Should I Buy New or Used? The Car Buyer’s Conundrum

The question of whether buying new or used is best has been with car buyers for generations. In today’s market, a vehicle purchase can be very expensive. Most vehicle owners will own an average of 10 or more vehicles in their lifetimes and most will spend about a quarter of their income on those vehicles. So the amount of money at stake is significant.

Most of the answers to the question of “new or used?” come down to answering questions about wants, needs, budgets, and risk aversion. The cost-benefit analysis is about those four things and how important each of them is to your buying choice.

Why Buy New

The obvious reasons to buy new are: warranties and lower risks. The obvious downsides to buying new are the higher cost. Comparing a new model with an older one, even if they’re exactly the same vehicle in all but model year, will always have the used vehicle being cheaper. The tradeoff is that the new car will have guarantees and warranties that are both covered by the manufacturer and the law.

If a brand new vehicle has problems soon after its purchase (within three years of purchase, in most cases, and more in others), the manufacturer is required to remedy that problem. Obviously there are limits to the kinds of claims that can be made, but if the problem is in any way related to the vehicle’s design, manufacture, or build quality, it’s on the carmaker to make it right.

Newer cars also benefit from the latest technologies, both inside and out. A new car is generally more fuel efficient, safer, and more advanced than is a comparable older car. Today’s new cars include advanced safety and driver assistance items that weren’t even on the market just a few years ago. Often these are standard equipment now.

Further, a new car has no wear and tear, no accident history lurking in the shadows, and no questions about title and ownership. Registering and legalizing a new car purchase is far easier and hassle-free as well. Most new cars come with inspections and the like already performed and dealerships often include the title transfer and registration fees as part of the purchase.

Getting a bank loan or other financing for a new car is far easier than it is for a used vehicle. Financing incentives, leasing options, and more are all available for new cars. Most of the time, no matter the buyer’s credit rating, a new car purchase can be financed from the dealership and settled in just a few hours. Costs can be significantly lowered in a new car when financing deals such as zero percent offers and matching down payments are considered.

The other advantage of a new car is its prestige. A new vehicle has a certain amount of social boost that brings a lot of appeal.

Why Buy Used

With a used vehicle, there are two major advantages: lower purchase price and lower costs. Used cars are cheaper to buy and usually have lower insurance costs associated with them. New cars depreciate quickly once purchased whereas a used car has already had that depreciation happen, hence its cheaper price. A new car can lose 50 percent of its value in just a couple of years whereas a used car loses value slowly over time.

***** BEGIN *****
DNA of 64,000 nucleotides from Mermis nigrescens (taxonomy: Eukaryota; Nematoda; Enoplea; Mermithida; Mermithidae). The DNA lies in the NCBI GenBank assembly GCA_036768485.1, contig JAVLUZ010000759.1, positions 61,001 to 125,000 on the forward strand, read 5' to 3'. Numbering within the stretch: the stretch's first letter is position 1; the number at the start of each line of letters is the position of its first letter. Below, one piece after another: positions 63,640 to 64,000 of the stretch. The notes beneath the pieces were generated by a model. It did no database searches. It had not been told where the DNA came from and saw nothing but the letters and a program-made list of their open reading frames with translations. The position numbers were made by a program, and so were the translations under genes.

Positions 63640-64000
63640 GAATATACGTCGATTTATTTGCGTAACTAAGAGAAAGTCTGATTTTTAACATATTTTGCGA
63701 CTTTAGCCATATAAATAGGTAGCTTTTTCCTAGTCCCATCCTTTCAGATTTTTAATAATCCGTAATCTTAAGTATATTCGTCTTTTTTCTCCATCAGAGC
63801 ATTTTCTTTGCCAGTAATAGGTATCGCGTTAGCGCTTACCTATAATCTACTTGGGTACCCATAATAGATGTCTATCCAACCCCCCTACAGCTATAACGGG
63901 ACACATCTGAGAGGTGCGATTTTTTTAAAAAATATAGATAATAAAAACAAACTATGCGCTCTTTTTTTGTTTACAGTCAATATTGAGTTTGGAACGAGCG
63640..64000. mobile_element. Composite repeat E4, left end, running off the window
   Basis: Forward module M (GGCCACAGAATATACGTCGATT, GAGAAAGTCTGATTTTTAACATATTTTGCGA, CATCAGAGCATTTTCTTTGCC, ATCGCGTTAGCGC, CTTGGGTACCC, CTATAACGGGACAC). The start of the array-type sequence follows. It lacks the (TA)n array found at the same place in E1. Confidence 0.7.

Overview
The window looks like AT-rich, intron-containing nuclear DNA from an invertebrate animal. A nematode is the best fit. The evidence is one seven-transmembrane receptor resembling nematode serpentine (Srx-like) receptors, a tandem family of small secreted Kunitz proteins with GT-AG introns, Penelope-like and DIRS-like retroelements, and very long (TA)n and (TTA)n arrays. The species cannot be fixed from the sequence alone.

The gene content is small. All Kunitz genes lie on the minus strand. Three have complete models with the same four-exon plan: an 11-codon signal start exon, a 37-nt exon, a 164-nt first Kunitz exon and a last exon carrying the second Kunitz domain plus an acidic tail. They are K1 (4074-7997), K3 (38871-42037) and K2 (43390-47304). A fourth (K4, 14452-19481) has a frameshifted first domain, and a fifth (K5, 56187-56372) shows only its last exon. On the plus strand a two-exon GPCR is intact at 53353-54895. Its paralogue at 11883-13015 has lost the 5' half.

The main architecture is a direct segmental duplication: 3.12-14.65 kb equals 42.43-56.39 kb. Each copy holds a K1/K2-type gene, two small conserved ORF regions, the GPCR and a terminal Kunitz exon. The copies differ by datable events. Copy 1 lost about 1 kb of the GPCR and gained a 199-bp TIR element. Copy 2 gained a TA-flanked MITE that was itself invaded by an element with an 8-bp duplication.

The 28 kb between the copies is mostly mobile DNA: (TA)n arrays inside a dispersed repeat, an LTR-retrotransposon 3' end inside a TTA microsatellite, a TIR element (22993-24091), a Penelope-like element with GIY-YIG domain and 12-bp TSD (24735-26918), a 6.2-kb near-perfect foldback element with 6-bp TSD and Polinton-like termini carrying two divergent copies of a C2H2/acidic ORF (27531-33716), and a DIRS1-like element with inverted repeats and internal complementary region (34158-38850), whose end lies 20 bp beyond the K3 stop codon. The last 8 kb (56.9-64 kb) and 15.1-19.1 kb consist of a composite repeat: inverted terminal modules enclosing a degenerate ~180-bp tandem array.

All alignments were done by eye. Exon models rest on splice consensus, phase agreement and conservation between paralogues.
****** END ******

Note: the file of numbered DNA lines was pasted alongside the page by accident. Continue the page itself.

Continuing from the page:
It’s important that in the search for a used car, the buyer ensure that the vehicle being purchased is a good one. In used cars, make and model matter, but so does the history of the particular car being considered. Most of the potential savings with buying used are with the car’s reliability expectation. That expectation is only known if the vehicle is known to have been well cared for and maintained.

The major disadvantage to a used car is that there is likely no guarantee or warranty associated with it and if there is, it’s very limited. Even certified used cars, which are backed by the manufacturer for a year or so after purchase, are no guarantee of a trouble-free vehicle.

Buying and legalizing a used car are also more time-intensive for the buyer, given the extra footwork often required to secure a loan and the work required to transfer titles and pay for inspections and registrations. Interest rates for loans on used cars are also often higher than they are for new.

These costs, however, often translate into more work on the buyer that means lower costs over time. A typical monthly loan payment on a used car, for example, is generally about half to two thirds that of a new car payment. Add in that the sale tax for the lower purchase price and the lower valuation of the car means lower insurance rates and there could be even more savings.

So Which Is It?

So the question of whether to buy new or used is largely down to those four points we mentioned at the beginning.

Do you want a new car? If so, why?

Do you need a new car? If so, why?

Can you afford a new car? If not, why?

Is the risk of a used car worth it? If not, why?

Answering these questions will answer your new vs. used conundrum.

Aaron Turpen
An automotive enthusiast for most of his adult life, Aaron has worked in and around the industry in many ways. He is an accredited member of the Rocky Mountain Automotive Press (RMAP), the Midwest Automotive Media Association (MAMA), the Texas Auto Writers Association (TAWA), and freelances as a writer and journalist around the Web and in print. You can find his portfolio at